Review on 1 great book Waking the Tiger, Healing Trauma,
Peter A. Levine’s book, Waking the Tiger, Healing Trauma, is a must-read.
Many people who have suffered tremendous emotional agony (for example, those who have recently lost a loved one, those who live in war-torn countries, those who have been tortured or sexually molested) or physical harm (for example, those who have suffered severe neglect or debilitating injuries) are able to recover completely or nearly completely from their tragedy. While some people recover, others do not and continue to relive the same horrific experiences of morbid fear, anguish, and anxiety for a long period of time after their recovery. These latter groups of people have been traumatized as a result of their negative experiences.
According to Levine and Frederick (1997) in their book “Waking the Tiger: Healing Trauma,” this is a result of bottled-up somatosensory symptoms that emerge after a traumatic event has occurred. According to Levine and Frederick, there are three primary ways in which people respond when confronted with a traumatic experience (1997). Depending on the situation, they can fight (confront the situation), flee (avoid the situation), or freeze (be totally overwhelmed by the predicament to the point of immobility). It is more effective for trauma victims to use the fight or flee strategy after experiencing a traumatic event than it is for victims to freeze in response to shock (Levine & Frederick, 1997). This state of suspended animation and paralysis occurs unintentionally and without the conscious awareness of the individual. During this state of freeze, the victim is unable to go through all of the typical reactions associated with traumatic events (Levine & Frederick, 1997). Because the trapped emotions are not adequately discharged by the victim, they have a negative impact on the traumatized individual.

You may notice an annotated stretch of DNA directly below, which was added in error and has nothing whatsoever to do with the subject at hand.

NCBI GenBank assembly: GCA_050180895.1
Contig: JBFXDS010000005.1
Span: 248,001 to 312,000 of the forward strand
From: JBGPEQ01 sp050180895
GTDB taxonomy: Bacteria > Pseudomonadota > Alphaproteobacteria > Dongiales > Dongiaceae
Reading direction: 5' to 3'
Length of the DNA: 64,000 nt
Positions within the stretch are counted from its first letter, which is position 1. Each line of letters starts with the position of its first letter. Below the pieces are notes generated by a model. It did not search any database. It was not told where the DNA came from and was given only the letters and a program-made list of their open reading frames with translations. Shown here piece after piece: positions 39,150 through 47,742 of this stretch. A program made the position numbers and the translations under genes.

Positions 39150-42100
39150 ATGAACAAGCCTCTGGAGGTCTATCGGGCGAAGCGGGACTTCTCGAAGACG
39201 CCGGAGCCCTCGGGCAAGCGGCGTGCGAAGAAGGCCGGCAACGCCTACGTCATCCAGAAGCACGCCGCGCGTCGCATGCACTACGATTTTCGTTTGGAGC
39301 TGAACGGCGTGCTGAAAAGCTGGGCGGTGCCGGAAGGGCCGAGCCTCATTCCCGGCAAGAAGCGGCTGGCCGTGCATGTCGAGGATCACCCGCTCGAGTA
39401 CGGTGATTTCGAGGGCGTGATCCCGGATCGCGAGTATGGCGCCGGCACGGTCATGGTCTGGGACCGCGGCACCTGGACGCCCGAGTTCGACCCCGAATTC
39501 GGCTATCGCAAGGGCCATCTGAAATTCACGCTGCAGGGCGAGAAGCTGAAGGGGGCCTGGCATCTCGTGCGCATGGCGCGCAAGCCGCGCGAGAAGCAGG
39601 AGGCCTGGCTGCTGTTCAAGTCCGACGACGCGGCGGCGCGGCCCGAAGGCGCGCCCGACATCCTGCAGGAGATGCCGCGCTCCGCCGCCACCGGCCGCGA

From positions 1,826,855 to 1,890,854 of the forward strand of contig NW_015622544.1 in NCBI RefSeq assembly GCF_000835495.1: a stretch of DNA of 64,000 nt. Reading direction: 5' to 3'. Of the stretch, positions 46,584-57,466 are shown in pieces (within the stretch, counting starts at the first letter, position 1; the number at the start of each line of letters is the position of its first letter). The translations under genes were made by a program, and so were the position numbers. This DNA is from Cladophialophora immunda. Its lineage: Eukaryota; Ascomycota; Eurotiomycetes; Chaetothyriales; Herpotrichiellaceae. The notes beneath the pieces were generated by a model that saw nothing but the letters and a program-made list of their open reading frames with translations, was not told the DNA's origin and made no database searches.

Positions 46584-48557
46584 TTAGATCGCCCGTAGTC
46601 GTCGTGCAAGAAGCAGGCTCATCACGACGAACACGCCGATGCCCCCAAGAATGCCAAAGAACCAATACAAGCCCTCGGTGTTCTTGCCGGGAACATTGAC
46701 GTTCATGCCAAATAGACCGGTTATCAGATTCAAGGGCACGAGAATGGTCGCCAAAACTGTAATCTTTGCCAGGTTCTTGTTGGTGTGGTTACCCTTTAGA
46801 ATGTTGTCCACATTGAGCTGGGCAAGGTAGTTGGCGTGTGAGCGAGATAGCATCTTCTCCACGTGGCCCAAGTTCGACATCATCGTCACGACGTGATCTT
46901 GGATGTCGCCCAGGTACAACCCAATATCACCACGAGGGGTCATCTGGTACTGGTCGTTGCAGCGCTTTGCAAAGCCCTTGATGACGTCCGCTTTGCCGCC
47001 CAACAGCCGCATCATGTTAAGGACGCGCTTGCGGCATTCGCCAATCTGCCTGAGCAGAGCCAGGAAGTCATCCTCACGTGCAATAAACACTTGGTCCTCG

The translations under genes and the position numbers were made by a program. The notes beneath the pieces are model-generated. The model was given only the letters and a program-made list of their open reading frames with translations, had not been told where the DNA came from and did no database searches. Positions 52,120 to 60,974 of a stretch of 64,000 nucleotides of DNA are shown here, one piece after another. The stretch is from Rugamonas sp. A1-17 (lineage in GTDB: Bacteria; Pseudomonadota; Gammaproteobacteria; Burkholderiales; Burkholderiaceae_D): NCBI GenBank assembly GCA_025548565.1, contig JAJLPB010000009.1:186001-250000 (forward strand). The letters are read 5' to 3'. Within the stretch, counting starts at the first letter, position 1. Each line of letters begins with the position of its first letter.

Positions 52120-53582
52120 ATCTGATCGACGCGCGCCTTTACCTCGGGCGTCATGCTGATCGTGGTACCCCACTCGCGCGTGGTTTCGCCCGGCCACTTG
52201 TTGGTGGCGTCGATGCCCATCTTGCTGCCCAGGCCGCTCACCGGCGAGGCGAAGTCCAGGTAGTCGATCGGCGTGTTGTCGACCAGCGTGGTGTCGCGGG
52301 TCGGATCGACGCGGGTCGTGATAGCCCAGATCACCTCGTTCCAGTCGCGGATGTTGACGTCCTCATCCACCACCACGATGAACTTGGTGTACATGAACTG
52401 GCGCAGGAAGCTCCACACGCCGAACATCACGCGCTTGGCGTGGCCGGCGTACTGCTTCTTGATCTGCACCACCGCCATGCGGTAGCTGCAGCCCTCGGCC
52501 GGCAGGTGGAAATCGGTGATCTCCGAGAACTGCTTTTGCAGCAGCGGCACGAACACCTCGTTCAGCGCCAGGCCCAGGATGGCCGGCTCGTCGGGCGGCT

It is therefore necessary to guide the victim along a path (Experiential Sensation-FELT SENSE) that allows them to perceive and release those trapped emotions in order to resolve the agony. Understanding how animals recover from traumatic experiences led to the development of this approach to healing trauma. (Levine & Frederick 1997). According to Levine and Frederick (1997), confronting agony should be done primarily on an emotional, limbic brain level, rather than solely on a rational, executive brain level, to maximize effectiveness.
Some of Levine and Frederick’s trauma theory is also supported by the polyvagal theory, which suggests that agony has a somatic experiential component that can be felt by the victim. Considering that agony has strong emotional roots, as indicated by the polyvagal theory and the Levine and Frederick (1997) theory, elements of relationship models such as the DIR model can be used in addressing agony. DIR practitioners can begin to appeal, build, and strengthen discovered areas of weakness after determining the victim’s functional emotional development capacity level. This will allow the victim to break free from the shackling phenomena of a past dreadful event. and strengthen discovered areas of weaknesses To regulate traumatized individuals, one of the tools in the DIR toolbox is to calm the individual who has been traumatically traumatized. As a result of a calm mind, agony victims have the opportunity to engage in further emotion regulation and gain an understanding of deep-seated feelings, all of which are necessary for them to begin to break free from their past and begin to achieve new levels of functional capacity.
In addition to the NARM model, which focuses on the mind and suggests that agony is associated with a maladaptation in the victim’s attachment history, there are other agony theories that can be applied. According to the PTSD model, agony victims are attempting to apply to the solutions of their current problems that had previously worked and were appropriate in their situation.
According to my observations, while attachment and agony appear to be at opposite ends of the same emotional spectrum on the surface, it is clear that whereas attachment is almost always positive, with the exception of extreme attachment/dependency, agony is almost always negative until it resolves. A committed practitioner who is willing to learn from their victims and understand their challenges is required for the treatment of agony. This is necessary in order to develop an appropriate management strategy.
In the management of traumatized children and adults, recognizing the signs and symptoms of agony and making timely referrals to an agony specialist, as well as integrating a variety of treatment modalities, would likely yield the best results.